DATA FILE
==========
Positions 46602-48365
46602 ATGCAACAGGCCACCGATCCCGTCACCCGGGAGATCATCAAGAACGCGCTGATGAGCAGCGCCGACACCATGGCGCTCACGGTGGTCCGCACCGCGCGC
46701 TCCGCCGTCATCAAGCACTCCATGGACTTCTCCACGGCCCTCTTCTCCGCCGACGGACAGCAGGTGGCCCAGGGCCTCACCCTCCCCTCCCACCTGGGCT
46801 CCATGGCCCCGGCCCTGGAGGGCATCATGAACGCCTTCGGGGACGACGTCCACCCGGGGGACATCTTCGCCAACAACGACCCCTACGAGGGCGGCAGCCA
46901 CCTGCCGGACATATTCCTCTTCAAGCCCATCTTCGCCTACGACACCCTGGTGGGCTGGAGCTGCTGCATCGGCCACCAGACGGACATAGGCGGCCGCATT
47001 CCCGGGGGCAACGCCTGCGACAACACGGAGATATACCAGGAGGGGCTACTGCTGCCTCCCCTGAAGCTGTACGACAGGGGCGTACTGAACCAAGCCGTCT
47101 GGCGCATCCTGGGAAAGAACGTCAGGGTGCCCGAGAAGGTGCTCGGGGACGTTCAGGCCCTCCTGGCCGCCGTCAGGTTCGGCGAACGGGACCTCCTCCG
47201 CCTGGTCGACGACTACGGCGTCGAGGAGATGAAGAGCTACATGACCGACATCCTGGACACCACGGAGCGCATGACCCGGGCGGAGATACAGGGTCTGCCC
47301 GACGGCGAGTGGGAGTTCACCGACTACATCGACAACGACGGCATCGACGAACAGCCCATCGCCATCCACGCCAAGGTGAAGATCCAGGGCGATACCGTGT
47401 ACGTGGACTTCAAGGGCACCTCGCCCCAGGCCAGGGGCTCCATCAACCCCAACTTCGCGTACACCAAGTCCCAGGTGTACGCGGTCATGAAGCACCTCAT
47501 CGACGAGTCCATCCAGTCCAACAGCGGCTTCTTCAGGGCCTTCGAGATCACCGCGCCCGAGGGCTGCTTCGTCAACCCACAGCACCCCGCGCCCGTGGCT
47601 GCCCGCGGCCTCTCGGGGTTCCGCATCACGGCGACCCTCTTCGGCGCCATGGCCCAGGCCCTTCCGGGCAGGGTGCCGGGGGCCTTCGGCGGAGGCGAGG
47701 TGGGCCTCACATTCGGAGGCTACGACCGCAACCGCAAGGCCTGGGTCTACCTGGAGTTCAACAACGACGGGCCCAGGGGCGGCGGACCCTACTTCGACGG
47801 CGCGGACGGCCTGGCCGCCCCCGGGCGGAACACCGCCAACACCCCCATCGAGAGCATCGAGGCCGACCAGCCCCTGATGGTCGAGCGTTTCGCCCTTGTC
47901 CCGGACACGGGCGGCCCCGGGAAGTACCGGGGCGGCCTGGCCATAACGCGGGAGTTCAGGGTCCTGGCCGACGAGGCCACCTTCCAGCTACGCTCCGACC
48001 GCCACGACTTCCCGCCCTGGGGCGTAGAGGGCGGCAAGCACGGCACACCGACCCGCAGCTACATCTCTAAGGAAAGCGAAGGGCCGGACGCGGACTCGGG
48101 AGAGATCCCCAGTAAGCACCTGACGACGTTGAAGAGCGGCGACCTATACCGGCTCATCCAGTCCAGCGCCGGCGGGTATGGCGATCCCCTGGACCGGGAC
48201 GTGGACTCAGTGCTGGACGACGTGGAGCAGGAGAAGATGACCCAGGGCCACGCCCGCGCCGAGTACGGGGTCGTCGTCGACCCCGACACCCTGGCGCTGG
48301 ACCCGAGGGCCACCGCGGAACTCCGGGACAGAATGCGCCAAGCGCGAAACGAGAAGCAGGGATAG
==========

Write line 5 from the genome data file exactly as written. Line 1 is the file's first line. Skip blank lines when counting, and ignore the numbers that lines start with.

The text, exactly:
46901 CCTGCCGGACATATTCCTCTTCAAGCCCATCTTCGCCTACGACACCCTGGTGGGCTGGAGCTGCTGCATCGGCCACCAGACGGACATAGGCGGCCGCATT